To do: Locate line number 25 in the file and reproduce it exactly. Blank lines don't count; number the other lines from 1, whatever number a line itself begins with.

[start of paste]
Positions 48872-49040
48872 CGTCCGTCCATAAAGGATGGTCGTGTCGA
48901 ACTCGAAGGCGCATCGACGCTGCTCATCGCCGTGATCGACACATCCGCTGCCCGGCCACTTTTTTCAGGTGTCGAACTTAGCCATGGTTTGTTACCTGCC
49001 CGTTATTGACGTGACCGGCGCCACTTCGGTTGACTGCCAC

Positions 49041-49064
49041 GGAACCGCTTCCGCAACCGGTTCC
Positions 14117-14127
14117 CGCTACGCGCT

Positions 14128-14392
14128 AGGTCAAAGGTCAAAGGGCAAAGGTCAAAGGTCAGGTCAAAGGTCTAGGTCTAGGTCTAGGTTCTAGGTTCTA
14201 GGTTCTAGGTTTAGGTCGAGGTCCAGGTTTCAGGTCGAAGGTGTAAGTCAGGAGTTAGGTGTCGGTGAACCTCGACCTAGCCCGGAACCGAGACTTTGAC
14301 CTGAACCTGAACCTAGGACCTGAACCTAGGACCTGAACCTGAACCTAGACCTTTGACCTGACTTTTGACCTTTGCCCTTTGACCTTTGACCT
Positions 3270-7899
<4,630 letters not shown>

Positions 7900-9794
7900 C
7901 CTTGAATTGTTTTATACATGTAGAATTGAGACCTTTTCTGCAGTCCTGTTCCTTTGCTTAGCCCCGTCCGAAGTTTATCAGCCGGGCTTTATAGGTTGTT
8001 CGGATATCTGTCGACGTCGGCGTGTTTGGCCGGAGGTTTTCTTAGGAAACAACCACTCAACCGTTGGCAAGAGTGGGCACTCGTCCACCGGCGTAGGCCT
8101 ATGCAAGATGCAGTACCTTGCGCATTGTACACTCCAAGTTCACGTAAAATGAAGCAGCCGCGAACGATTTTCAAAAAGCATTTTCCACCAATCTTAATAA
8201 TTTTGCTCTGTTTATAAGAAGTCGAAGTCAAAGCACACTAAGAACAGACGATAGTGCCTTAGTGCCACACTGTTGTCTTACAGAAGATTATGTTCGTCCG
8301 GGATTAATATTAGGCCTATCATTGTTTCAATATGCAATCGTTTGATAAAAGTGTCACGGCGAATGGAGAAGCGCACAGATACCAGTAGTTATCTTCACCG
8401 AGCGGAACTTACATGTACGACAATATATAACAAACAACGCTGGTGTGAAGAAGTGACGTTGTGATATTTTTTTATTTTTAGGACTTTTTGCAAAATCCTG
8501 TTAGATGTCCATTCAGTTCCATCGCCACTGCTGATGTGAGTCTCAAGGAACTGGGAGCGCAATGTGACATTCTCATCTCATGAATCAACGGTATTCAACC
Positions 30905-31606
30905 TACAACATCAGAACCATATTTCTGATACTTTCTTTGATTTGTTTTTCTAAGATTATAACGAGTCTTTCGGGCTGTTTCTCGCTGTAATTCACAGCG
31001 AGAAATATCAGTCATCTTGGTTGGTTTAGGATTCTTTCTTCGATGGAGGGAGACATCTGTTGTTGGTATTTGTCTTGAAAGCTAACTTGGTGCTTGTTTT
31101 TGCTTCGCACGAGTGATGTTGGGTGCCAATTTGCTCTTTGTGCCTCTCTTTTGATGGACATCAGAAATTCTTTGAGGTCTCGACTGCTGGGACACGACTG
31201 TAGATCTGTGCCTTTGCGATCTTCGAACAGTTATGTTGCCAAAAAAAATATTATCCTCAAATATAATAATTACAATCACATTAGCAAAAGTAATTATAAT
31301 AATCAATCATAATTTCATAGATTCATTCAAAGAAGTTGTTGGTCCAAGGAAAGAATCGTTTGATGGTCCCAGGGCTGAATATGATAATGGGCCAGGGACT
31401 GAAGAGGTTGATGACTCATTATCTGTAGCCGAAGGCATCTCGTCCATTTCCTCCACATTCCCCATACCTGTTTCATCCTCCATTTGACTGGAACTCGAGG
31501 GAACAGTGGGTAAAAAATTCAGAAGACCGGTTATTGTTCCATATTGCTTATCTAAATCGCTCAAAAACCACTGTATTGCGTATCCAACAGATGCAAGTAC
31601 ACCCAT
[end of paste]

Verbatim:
30905 TACAACATCAGAACCATATTTCTGATACTTTCTTTGATTTGTTTTTCTAAGATTATAACGAGTCTTTCGGGCTGTTTCTCGCTGTAATTCACAGCG